The Canadian courts gradually gained independence from their British counterparts. The 1931 Statute of Westminster eliminated Britain’s capacity to legislate for Canada, unless Canada so requested. And in 1949, the Supreme Court of Canada replaced the Judicial Committee of the Privy Council in England as the highest court of appeal for Canadian cases. Canadian courts, however, often continue to look to English precedents when deciding cases.
American judicial decisions have also, although to a lesser degree, influenced Canadian courts. While, like their Canadian counterparts, American courts adopted English law, they occasionally interpreted it differently. Loyalists settling in Upper Canada, bringing with them an understanding of American law, may have influenced the early Canadian legal system (Flaherty, “Writing Canadian Legal History,” 22, 26). Of greater influence was the similarity of the legal challenges facing the two countries. Canadian judges could look to American cases without violating their obligation to follow English precedent if no English cases applied to the situation at hand (Risk, op. cit., 108).
Because both English and American cases helped form Canadian property law, and continue to influence its development, this book will discuss cases from all three countries.
For more information on the evolution of property rights, see Hogue, Origins of the Common Law; Blackstone, The Commentaries on the Laws of England, Volume 1, Introduction and Chapter 1; Horwitz, The Transformation of American Law 1780-1860; Pollot, Grand Theft and Petit Larceny, Chapter 3; and Gall, The Canadian Legal System, 25-46.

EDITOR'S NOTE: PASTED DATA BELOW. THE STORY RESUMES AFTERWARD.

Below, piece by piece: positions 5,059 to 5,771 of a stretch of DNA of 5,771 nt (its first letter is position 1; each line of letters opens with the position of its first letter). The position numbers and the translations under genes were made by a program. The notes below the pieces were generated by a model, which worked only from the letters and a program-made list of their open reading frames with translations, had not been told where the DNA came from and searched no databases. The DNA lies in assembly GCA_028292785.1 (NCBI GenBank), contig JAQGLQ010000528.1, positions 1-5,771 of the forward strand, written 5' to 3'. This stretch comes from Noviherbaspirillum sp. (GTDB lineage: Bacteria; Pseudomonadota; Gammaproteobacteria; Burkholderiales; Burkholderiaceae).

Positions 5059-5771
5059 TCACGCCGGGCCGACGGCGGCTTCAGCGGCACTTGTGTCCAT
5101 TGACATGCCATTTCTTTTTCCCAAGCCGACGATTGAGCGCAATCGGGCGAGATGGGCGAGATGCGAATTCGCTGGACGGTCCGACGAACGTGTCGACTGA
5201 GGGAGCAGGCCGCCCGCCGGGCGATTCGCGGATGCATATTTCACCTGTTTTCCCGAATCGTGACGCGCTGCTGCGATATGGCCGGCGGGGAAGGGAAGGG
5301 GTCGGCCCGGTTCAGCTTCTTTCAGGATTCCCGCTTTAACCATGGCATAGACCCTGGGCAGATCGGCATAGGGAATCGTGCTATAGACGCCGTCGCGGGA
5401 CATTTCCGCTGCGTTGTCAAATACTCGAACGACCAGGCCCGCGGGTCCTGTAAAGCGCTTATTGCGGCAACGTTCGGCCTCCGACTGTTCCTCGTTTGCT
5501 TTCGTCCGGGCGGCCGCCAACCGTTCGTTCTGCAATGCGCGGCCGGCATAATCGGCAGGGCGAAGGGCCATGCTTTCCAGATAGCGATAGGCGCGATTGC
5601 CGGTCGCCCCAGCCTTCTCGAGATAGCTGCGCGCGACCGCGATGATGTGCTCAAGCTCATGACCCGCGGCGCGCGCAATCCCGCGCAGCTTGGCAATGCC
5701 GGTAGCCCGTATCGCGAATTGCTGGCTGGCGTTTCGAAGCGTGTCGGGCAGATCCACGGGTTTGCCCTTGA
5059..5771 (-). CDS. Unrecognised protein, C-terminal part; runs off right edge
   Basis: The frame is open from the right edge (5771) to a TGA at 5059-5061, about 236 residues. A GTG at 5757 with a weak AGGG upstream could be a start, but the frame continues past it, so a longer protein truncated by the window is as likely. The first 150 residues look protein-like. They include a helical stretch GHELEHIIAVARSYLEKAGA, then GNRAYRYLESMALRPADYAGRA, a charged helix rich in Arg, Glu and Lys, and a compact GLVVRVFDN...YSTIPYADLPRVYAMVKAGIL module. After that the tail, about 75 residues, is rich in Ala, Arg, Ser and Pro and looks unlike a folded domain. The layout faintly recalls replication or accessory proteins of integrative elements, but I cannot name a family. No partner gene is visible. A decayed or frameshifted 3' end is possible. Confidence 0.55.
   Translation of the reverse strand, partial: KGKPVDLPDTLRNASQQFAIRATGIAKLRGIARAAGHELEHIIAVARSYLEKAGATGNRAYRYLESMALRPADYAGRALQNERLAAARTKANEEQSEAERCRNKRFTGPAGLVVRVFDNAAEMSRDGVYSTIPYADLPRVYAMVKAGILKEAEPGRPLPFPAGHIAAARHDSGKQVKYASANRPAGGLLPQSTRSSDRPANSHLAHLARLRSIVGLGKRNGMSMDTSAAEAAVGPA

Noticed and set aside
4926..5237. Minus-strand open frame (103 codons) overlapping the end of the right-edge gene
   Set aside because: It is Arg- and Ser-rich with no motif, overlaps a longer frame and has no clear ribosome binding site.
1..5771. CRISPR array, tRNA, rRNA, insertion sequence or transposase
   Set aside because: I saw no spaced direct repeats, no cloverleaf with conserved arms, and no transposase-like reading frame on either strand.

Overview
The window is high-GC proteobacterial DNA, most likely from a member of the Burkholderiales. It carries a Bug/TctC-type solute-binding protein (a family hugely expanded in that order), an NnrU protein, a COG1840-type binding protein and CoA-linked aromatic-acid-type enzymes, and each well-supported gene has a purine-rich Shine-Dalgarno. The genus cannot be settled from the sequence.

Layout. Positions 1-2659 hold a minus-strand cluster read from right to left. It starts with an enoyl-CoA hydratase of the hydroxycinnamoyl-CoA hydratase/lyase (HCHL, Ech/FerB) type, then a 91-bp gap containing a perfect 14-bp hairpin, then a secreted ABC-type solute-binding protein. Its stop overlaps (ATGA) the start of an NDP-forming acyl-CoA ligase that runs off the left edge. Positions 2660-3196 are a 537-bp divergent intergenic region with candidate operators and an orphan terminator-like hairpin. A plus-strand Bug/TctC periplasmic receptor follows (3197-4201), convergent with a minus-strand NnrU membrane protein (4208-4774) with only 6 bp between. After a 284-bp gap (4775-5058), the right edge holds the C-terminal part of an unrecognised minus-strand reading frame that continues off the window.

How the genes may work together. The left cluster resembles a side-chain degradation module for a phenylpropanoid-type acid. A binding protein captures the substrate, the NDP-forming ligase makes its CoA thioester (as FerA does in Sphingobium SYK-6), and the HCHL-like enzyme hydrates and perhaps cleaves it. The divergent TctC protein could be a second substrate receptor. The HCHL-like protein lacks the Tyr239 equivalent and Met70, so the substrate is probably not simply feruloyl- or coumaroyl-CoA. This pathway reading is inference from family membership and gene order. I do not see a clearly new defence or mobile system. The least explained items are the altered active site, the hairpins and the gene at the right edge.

5. Gall, op. cit., 179-180.
According to Blackstone, “precedents and rules must be followed, unless flatly absurd or unjust” (op. cit., Volume 1, 48).
6. The cases presented in Part One and the Appendices, emphasizing the strengths of the common law, illustrate the ways in which plaintiffs have used their property rights to protect the environment. Cases pre-sented in Part Two illustrate situations in which plaintiffs have lost their bids to protect the environment.
7. A trespass occurs against the person in possession of the invaded land. If a tenant is in possession of the land at the time of the trespass, it is normally he rather than the owner who should sue. See Halsbury’s Laws of England, Volume 45, 637, 639.
According to Fridman, even a wrongful possessor of land, such as a squatter, can sue for trespass as long as he claims immediate and exclusive possession of the land and as long as the alleged trespasser is not the true owner or is not acting on the true owner’s behalf (Introduction to the Law of Torts, 190).
See Appendix A for summaries of a number of trespass cases.
8. Tenant v. Goldwin (1703), 2 Ld. Raym. 1090, 92 E.R. 222 at 224 (K.B.).
Harvey, in “Riparian Water Rights,” provided the translation of “house of office.”
9. Entick v. Carrington (1765), 19 St. Tr. 1030 at 1066 (C.P.).
10. Kerr et al. v. Revelstoke Building Materials Ltd. (1976), 71 D.L.R. (3d) 134 (Alta. S.C.).